Study: Parents Should Be Mindful Of Proper Dosage For Children’s Meds
DALLAS (CBSDFW.COM) - Resident Jennifer Royall knows how easy it is to overreact as a first-time mom.
“Whenever I heard a sneeze or a cough, I would absolutely go into a panic,” she said.
Doctors warn, though, overdosing children on over the counter medications to treat a runny nose could have some serious consequences.
“You could see seizures, you could see really a very lethargic kind of out of It child, you could even see cardiac arrhythmia,” said Dr. Sue Hubbard, of the Pediatric Associates of Dallas.
In fact, overdoses are one of the most common reasons children wind up in the emergency room every year.
But a new study released Tuesday by the Journal of the American Medical Association found pharmaceutical companies can make it difficult to find the right dosage for a child. As such, authors of the new study are calling on the FDA to create a standard unit of measurement for liquid medications.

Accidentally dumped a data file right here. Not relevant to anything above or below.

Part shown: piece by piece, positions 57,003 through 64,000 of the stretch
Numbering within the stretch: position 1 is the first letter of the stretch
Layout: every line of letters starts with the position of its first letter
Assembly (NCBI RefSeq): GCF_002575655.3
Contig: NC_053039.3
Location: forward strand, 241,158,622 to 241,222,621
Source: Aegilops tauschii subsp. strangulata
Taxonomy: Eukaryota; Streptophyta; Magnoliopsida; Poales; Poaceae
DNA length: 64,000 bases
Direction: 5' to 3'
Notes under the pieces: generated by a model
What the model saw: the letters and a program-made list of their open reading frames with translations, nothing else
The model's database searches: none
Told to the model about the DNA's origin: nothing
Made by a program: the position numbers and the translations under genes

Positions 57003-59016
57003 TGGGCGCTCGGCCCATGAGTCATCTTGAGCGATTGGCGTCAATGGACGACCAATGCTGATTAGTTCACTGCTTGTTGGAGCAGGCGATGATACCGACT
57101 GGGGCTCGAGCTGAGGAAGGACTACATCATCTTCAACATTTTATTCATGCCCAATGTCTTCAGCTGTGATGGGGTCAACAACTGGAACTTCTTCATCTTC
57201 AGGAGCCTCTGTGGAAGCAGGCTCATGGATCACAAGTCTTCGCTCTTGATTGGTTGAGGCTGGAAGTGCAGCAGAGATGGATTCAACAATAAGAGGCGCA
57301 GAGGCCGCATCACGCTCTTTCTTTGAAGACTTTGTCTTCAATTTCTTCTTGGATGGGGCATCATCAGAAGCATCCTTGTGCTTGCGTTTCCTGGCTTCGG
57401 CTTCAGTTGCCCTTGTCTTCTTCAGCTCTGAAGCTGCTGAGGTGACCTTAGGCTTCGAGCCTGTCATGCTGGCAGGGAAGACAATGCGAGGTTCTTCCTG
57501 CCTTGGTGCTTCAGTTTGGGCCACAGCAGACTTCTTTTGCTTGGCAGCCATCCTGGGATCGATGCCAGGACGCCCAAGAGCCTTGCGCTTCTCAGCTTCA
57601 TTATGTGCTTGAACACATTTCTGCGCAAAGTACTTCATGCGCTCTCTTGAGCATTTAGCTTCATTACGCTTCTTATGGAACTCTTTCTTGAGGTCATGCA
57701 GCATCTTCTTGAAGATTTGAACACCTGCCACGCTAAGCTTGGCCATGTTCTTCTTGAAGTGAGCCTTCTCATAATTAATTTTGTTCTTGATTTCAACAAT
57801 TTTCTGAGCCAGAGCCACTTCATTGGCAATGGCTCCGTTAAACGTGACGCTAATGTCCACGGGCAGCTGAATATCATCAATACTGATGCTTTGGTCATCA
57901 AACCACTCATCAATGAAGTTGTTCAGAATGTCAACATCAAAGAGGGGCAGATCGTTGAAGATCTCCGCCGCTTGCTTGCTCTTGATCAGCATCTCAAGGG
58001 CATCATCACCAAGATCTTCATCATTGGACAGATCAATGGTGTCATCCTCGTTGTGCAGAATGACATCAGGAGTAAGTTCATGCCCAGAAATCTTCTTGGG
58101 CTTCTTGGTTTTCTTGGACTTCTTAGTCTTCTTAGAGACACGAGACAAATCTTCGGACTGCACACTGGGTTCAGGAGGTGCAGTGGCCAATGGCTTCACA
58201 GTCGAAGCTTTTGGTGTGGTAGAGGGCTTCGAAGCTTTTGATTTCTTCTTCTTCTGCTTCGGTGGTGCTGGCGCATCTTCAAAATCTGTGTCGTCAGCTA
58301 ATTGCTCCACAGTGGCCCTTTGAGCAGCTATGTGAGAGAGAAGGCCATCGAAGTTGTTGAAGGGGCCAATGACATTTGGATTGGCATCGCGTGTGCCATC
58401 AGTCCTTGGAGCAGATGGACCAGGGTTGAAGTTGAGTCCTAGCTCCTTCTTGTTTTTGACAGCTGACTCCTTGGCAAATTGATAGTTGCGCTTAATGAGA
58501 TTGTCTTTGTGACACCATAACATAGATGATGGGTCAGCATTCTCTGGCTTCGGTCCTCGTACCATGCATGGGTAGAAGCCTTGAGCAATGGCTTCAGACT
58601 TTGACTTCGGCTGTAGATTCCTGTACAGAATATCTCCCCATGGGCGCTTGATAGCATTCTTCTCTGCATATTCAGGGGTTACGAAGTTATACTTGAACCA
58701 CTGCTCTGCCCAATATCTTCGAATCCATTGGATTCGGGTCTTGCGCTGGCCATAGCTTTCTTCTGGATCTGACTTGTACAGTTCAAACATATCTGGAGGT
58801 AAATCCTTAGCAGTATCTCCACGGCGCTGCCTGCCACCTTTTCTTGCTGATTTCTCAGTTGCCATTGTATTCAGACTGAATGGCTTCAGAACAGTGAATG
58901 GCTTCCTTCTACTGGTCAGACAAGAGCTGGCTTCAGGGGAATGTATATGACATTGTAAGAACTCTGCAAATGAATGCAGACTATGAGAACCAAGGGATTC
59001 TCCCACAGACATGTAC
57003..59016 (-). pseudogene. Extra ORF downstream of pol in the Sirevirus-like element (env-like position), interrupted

That study found almost 99 percent of measuring devices provided with liquid children’s medications were inconsistent with the dosage recommendations on their labels.
For an allergy medication recommending a dose of one teaspoon for children age six to 11, CBS 11 found the attached cup could hold more than four teaspoons.
Those who headed the study would also like the agency to require companies to include a standard measuring device, clearly marked with the appropriate dose for the individual medicine it’s attached to.
Comparing several of the devices, pharmacist Kristin Ziglar, of Dougherty’s Pharmacy, found they don’t always measure accurately.
“This one comes up a bit shy,” she said pointing to measuring cup from a popular children’s medicine.
The medications could also require a bit of math, switching between teaspoons, milliliters, tablespoons and drams.
“There’s not a standard in the industry,” said Dougherty’s senior pharmacist, Wayne McMeans.“It can be very confusing.”
The authors of the new study are calling on the FDA to create a standard unit of measurement for liquid medications.